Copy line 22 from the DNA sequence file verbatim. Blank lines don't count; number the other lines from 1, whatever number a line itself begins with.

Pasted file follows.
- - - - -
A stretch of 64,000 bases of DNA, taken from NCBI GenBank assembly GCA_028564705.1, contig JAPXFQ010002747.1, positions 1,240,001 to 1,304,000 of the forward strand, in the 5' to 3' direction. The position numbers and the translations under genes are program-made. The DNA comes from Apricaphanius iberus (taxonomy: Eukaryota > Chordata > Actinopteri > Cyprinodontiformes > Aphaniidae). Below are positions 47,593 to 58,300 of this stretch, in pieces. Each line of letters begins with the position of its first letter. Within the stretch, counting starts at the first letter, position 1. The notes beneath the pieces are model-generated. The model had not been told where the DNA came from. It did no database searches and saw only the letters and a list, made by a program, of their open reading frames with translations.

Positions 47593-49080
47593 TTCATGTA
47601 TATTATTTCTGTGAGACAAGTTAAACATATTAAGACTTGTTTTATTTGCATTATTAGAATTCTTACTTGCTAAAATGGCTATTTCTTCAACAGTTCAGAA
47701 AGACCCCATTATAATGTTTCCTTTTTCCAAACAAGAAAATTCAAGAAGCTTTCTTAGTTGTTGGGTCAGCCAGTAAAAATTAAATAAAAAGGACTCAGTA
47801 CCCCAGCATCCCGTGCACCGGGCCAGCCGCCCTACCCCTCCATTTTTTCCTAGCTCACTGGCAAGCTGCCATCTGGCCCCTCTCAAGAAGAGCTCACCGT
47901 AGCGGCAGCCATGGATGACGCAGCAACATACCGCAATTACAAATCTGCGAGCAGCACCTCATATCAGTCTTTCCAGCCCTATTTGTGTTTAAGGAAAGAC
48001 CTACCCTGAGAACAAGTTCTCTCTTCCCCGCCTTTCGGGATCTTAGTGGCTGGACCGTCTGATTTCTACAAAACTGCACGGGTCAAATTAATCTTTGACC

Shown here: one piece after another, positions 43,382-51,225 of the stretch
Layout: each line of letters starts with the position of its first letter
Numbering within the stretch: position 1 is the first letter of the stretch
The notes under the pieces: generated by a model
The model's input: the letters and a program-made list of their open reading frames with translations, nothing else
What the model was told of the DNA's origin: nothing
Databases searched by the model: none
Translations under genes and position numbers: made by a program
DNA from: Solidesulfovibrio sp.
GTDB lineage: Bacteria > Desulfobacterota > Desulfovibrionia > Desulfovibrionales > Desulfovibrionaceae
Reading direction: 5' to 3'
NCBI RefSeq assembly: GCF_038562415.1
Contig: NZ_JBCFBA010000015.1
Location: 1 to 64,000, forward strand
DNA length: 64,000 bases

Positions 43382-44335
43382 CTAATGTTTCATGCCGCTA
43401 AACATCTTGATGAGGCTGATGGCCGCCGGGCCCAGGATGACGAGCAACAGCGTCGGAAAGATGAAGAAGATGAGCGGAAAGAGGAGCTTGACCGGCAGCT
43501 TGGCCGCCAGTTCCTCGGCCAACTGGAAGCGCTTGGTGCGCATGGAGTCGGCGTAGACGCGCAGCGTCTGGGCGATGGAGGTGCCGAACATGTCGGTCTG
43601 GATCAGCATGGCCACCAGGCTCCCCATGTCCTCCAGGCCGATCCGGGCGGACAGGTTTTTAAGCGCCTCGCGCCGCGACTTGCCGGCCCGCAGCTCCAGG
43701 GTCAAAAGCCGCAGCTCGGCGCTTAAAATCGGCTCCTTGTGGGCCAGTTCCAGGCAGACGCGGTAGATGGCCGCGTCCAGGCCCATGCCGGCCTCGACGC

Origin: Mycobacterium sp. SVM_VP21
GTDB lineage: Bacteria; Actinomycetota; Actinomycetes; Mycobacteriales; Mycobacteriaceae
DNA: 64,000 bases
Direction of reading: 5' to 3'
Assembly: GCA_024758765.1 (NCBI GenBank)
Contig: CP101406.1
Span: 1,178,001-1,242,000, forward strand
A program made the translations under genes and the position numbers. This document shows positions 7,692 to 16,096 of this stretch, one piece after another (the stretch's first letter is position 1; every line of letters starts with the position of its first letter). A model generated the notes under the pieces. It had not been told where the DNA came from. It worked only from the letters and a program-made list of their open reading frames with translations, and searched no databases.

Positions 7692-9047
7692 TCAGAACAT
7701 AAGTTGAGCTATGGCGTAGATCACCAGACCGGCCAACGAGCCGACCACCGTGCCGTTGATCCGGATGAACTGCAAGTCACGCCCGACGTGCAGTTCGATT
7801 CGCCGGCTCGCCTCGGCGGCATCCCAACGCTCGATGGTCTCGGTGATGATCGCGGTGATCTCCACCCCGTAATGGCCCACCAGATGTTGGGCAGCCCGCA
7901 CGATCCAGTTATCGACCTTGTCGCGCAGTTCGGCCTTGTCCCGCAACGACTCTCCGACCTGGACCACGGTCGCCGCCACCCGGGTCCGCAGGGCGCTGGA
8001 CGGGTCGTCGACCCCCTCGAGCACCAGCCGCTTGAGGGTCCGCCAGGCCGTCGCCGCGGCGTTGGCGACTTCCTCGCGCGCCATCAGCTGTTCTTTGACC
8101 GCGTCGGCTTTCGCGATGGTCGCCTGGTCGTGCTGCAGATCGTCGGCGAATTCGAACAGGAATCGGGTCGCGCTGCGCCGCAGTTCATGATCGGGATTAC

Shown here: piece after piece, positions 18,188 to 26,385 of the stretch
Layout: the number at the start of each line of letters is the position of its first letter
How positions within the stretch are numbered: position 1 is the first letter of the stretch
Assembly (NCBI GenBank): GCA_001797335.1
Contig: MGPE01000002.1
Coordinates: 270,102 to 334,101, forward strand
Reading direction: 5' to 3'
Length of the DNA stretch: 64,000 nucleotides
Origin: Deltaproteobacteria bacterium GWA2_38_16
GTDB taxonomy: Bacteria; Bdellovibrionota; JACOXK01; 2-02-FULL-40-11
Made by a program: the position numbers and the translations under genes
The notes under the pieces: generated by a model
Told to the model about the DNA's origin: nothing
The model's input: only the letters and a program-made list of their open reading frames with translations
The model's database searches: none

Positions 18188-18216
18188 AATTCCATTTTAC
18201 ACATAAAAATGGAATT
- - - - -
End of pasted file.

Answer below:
Location: 1 to 64,000, forward strand